Driving new regulations (and penalties)
This has led to new data privacy regulations like GDPR for the EU being enacted, and now other countries are in the process of drafting similar regulations as well. The UK has also rolled out a regulation in financial services called the Senior Managers and Certification Regime which increases the personal accountability of senior officials in the financial services industry, where they can be personally fined or even jailed due to improper conduct or negligent mismanagement.
Leading GRC pundit Michael Rasmussen wrote an article last year where he talked about Senior Managers and Certification Regime (SMR/CR) being the next major wave of compliance and accountability. As he explained, there is a trend toward similar regulations like this in other countries around the globe as they develop similar legislation in varying aspects:
“Compliance to UK SMR/CR is a huge issue and is the next wave of compliance and accountability. This is not just a UK trend, but a global shift in personal accountability and responsibility to senior executives and directors that is taking shape around the world. Hong Kong, Australia, Singapore, Japan, Ireland, and even New York (more of a board focus) all have similar developing legislation/regulation in varying aspects.”
Here’s the point: In response to the negative ethics and compliance headlines we keep seeing, there’s a groundswell of public demand that tighter compliance controls and greater accountability to be placed on companies. The intent is to drive real and meaningful change from the boardroom to the breakroom and everywhere in between. This groundswell is driving these new ethics and compliance regulations around the globe.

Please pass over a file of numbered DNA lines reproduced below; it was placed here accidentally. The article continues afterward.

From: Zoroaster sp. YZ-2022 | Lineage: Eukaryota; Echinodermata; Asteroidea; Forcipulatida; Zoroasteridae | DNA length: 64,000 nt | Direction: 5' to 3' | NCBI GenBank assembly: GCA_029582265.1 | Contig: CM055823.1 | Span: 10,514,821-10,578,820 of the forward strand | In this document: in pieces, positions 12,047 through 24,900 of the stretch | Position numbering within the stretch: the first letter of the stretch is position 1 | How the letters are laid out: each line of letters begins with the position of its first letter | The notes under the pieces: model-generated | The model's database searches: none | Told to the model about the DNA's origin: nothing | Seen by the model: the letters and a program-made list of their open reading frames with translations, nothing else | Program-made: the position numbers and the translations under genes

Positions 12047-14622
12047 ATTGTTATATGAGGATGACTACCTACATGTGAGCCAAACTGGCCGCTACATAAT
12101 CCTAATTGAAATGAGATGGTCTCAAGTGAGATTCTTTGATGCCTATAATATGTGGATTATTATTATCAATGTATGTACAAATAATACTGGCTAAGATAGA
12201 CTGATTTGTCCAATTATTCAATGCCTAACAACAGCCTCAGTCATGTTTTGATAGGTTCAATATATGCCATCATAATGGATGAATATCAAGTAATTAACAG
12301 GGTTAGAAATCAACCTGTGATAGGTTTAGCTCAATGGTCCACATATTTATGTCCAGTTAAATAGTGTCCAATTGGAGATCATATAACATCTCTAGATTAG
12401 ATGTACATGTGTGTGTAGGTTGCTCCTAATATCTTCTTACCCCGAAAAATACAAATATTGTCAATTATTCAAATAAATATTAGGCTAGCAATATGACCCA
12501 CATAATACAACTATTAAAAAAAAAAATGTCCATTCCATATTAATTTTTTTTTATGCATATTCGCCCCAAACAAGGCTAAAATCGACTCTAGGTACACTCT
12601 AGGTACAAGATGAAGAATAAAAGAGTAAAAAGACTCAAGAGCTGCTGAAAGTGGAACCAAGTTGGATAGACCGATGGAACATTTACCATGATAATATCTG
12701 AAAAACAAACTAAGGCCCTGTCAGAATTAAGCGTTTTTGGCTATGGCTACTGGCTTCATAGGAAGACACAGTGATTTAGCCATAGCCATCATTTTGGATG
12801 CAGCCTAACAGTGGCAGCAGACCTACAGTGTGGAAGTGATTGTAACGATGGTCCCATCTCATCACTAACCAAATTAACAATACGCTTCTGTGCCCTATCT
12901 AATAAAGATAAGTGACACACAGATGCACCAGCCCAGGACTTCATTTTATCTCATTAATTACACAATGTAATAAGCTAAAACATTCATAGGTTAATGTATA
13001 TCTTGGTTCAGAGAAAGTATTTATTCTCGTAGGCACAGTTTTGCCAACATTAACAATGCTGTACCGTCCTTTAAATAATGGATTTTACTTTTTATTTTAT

Best practices are more important than ever
This rise in regulatory controls means that best-practices-based policy and procedure management is becoming more important than ever before. Because it’s a critical foundational pillar to ensuring compliance, achieving better accountability, and sustaining real change in the ethics and compliance culture of a company.
To achieve that, organizations are turning to software solutions, with very good reason. Or, rather, reasons: Here are the top 5 things a best practice policy and procedure management software solution brings to the table:
- Reduces the potential for reputational brand damage
- Builds an ethical and defensible compliance program
- Mitigates the risks associated with non-compliance
- Improves operational efficiency by removing all the manual inefficiencies
- Removes all the complexities involved in the policy and procedure management lifecycle
It’s clear that the times are changing, and these changes are ushering in new regulations and controls around greater accountability, better governance, and deeper levels of top-to-bottom ethics and compliance. That’s why best-practices-based policy and procedure management should be getting more of your attention and commitment if your job revolves around protecting your company’s reputation and success.